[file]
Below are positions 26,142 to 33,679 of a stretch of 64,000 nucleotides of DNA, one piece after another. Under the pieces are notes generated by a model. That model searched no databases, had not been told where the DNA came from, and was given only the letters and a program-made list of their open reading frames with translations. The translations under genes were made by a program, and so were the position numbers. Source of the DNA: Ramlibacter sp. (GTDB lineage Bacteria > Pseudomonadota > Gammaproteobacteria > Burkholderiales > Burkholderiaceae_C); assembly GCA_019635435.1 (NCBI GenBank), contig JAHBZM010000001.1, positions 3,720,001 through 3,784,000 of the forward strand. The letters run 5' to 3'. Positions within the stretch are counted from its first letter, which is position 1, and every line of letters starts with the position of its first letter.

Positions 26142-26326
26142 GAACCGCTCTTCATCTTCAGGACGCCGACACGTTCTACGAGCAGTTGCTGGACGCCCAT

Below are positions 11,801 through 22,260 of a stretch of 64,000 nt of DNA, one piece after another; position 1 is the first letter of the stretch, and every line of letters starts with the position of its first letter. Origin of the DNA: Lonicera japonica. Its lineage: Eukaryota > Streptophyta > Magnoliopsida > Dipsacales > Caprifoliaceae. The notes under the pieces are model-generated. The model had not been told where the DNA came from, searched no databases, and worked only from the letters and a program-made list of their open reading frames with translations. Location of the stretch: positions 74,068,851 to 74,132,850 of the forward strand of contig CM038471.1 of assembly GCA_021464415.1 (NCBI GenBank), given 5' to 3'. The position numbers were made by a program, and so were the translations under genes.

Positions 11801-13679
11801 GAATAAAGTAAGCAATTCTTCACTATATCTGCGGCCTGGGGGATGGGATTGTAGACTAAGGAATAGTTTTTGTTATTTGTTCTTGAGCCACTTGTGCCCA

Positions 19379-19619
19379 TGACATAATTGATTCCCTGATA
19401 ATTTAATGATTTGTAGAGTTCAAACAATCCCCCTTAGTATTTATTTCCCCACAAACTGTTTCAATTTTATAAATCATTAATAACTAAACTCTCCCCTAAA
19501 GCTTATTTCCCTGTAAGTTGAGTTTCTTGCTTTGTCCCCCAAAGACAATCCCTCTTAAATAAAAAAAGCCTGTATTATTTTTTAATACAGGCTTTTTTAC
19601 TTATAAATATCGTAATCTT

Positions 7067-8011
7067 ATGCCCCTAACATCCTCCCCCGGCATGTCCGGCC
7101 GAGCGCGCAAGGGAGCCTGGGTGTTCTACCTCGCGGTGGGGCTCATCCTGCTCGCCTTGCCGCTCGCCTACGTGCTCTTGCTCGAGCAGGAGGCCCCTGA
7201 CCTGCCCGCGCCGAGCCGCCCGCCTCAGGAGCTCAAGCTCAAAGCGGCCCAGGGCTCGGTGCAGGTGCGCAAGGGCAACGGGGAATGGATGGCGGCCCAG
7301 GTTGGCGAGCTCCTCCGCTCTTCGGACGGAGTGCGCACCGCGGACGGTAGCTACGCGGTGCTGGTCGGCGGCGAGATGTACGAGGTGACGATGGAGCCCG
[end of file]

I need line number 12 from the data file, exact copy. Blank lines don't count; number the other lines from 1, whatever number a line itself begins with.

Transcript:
Positions 7067-8011